Major Medicare Change Coming Could Save Lives

A proposed settlement of a massive class-action lawsuit could completely change the way that one rule is carried out in the Medicare system, making it easier for those who are disabled and chronically ill to qualify for Medicare coverage.

The settlement, which is expected to be approved by a federal judge in Vermont in the next few months, would make it so that Medicare cannot deny skilled nursing care and other forms of therapy for patients regardless of whether they are expected to get better or not, reports The L.A. Times.

Medicare is currently required by law to cover healthcare services that are “reasonable and necessary for the diagnoses or treatment of illness or injury,” but it doesn’t currently cover custodial care.

This means that a lot of nursing care that is performed by nonskilled aides who do things like helping seniors eat and get dressed are not covered.

Medicare, in practice, has also denied coverage for people whose condition was not likely to improve under what has become known as the “improvement standard.”

Under the improvement standard, someone who has Medicare but also has multiple sclerosis or Parkinson’s disease would be denied coverage for something like physical therapy because, while it would help keep them stable or prevent declines in their health, it would not improve their health.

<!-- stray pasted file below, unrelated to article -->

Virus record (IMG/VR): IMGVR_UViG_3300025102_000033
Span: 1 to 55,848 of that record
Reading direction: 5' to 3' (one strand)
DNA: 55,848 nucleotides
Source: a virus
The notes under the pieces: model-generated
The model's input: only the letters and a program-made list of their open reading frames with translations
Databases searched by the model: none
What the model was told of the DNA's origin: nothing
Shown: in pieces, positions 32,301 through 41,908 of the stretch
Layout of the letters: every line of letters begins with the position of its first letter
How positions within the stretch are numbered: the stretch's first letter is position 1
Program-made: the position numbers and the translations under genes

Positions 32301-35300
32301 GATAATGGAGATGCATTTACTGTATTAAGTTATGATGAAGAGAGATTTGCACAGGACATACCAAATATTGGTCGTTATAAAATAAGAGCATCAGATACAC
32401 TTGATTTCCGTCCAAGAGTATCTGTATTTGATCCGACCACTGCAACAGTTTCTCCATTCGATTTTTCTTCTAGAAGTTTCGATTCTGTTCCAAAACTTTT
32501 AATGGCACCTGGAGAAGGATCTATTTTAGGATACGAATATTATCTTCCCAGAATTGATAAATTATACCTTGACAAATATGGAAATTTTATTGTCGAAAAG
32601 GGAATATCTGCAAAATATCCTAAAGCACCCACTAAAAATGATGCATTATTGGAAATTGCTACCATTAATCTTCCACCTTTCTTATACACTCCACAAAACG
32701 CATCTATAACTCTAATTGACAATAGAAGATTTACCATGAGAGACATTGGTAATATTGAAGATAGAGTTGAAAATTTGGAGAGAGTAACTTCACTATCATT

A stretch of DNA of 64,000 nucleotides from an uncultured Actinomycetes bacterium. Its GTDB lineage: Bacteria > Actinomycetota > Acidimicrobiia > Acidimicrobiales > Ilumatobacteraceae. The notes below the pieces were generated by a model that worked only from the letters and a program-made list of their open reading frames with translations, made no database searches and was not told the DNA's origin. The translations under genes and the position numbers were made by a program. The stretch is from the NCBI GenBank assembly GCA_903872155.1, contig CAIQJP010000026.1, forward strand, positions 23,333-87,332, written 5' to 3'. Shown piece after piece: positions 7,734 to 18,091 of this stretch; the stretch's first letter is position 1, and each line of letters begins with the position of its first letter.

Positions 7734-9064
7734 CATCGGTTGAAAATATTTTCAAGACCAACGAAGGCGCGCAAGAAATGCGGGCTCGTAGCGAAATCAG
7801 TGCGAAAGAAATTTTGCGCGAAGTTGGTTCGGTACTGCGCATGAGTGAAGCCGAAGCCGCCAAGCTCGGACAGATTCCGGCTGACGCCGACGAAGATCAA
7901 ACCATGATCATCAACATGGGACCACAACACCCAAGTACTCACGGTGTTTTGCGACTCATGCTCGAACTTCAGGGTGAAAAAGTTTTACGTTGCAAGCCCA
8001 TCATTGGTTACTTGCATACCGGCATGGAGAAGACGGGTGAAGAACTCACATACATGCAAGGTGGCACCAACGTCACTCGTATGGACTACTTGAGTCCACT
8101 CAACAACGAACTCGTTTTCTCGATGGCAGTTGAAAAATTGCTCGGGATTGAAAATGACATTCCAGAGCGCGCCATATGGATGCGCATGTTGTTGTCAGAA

Judith Stein, executive director of the Center for Medicare Advocacy, who represented the plaintiffs in the case, stated:

“These individuals have been denied Medicare coverage and access to medically necessary care for decades. We have finally been able to eliminate this illegal, harmful, unfair application of the law.”

Reuters notes that under the settlement for the lawsuit Jimmo v. Sebelius, the US Department of Health and Human Services agreed to relax the requirements of Medicare for coverage of skilled nursing and therapy services in institutional and home care settings.

The settlement’s focus is on these skilled nursing care and home-based services, though its impact on patients will be wide. Forty-six percent of Medicare beneficiaries have at least three chronic conditions, according to a survey by the Kaiser Family Foundation. Eight percent of them currently use home health services, though that number is expected to rise because of the settlement. Stein added:

“With access to some basic therapies, many of these patients may well be able to avoid nursing and hospital care. The settlement is a victory for people who need care, and it will save money for states and the federal government who otherwise would be paying for services that shouldn’t be necessary.”

Following court approval of the Medicare settlement, the program will have one year to implement the changes and also to educate healthcare providers about them. Patients who believe they qualify for coverage under the settlement’s terms are being urged to push for the services right away by submitting claims to Medicare.